A young doctor’s hopes through the chapters of his book
A much-needed clinical textbook on neuroanatomy basics by second-year resident Mohammad Noureldine a panacea for medical students across Lebanon.
On recognizing the need for a concise textbook on neuroanatomy basics during his fifth year as a medical student, Mohammad Hassan Noureldine, a graduate in neuroimaging and second-year neurosurgery resident at LAU, proceeded to write his own. He soon learned, however, that having it published would entail convincing a publishing house to set a precedent and take a gamble on a student’s project.
Nearly two years later, on September 18, Noureldine held his first book signing at LAU Medical Center-Rizk Hospital in the presence of LAU President Joseph G. Jabbra, Dr. Michel Mawad, dean of LAU’s Gilbert and Rose-Marie Chagoury School of Medicine, Dr. Ibrahim Saikali, neurosurgery program director and contributor to the book, as well as representatives from Elsevier, an information and analytics publishing company.
The 16-chapter Neuroanatomy Basics: A Clinical Guide is a practical textbook that breaks down the complex field of neuroanatomy for medical students who have struggled with its sophisticated structure for years.
“The school of medicine faces hardships while teaching neuroanatomy, physiology, as well as many other features of the central nervous system,” Mawad explained. “Using the self-learning process that the school had taught him, as well as the problem-based learning principle that he had become acquainted with, Noureldine has addressed and solved the difficulties of teaching and learning neuroanatomy.”
In addition to becoming a reference book in general, the clinical guide will be available for LAU students at the School of Medicine.
“I think that writing such a book was essential, not only for LAU but also for medical education as such,” Saikali said, adding that a clear neurosurgery textbook dedicated to student-teaching has long been missing in all medical schools across Lebanon and the world.
Commending Noureldine on his accomplishment, Dr Rajaa Chatila, assistant dean for Graduate Medical Education at the School of Medicine, noted that productivity in research at every university is the result of teamwork. She acknowledged the school’s efforts to encourage research among its students, by creating a fund to support academic productivity, and making research a graduation requirement for some residency programs. Noureldine’s achievement, she said, “has put our academic performance at the school on another level altogether … I salute him and all our colleagues who helped realize this dream.”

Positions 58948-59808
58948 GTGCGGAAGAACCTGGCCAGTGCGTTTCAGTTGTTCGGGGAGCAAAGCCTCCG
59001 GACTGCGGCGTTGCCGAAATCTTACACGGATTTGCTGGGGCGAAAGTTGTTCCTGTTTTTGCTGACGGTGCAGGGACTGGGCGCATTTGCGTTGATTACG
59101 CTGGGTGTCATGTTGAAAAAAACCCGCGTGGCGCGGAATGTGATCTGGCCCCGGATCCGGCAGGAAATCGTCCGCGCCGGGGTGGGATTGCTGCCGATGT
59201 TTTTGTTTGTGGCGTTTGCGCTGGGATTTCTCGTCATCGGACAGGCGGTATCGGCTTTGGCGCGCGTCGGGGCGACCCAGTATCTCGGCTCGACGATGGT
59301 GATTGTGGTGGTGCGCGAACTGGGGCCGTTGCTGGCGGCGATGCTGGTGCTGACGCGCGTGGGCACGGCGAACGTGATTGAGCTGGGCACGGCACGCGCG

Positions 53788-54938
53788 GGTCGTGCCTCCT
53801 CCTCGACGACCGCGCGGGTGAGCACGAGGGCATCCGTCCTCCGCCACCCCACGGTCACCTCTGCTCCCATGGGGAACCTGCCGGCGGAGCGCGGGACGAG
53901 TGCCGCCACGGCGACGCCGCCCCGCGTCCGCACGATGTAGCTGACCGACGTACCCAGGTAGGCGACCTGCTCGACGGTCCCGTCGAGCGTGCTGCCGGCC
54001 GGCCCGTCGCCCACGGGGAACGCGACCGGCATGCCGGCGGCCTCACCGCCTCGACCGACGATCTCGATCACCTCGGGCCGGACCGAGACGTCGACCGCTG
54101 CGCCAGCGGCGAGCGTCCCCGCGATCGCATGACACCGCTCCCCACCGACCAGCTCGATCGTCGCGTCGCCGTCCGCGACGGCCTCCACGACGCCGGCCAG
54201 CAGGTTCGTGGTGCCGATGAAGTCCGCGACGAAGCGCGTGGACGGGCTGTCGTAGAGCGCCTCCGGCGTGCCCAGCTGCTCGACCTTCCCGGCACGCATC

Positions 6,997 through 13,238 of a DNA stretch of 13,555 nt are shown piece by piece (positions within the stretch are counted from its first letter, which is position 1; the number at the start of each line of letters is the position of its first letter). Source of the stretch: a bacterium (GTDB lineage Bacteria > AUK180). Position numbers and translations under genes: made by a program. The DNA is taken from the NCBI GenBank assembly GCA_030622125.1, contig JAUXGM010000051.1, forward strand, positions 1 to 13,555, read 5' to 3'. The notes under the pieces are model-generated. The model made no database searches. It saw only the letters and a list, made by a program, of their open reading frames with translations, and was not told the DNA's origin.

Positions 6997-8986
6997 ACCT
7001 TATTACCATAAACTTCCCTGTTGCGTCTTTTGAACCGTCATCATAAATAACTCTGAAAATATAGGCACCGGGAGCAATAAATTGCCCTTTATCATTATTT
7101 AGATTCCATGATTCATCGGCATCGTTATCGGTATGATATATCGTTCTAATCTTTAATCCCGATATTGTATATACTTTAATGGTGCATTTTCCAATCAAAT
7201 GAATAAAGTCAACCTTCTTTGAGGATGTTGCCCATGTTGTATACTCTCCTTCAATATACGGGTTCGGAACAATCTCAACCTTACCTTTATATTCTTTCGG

Noureldine had first met Elsevier representatives at the Second International Conference on Medical Education hosted by LAU in November 2015, but convincing them to sign him up while he was a student hinged on a solid premise, a compelling proposal and sheer perseverance.
“Elsevier usually works with professors, researchers, and authors. It was the first time that a student had proposed to write a book. However, since there was a need in the market, Elsevier’s publishing department went further with Noureldine’s request,” Faris Bukhari, an Elsevier representative, declared.
Having impressed them with a sample proposal and well-organized content, Noureldine went on to become the first Arab student in the Middle East to have his book accepted by the publishers.
Mawad acknowledged the values and achievements embodied by Noureldine’s accomplishment in creating an indispensable tool for himself, his colleagues and for several generations to come.
When asked what pushed him to write the book, Noureldine explained that, in order for doctors to perform surgeries, they had to have a clear understanding of neuroanatomy basics that formed the core of the neuroscience module. “The goal of writing this textbook was that all previous neuroanatomy books were dense, and lacked illustrations and clinical correlations,” he said.
Having come this far, Noureldine urged his peers to work on becoming educators, great physicians and researchers. Medical students who have attained a higher level in the program, he said, should be tutoring those at the lower levels. “They should not compete with one another. The relationship between students should be strong for them to learn in the best possible way.”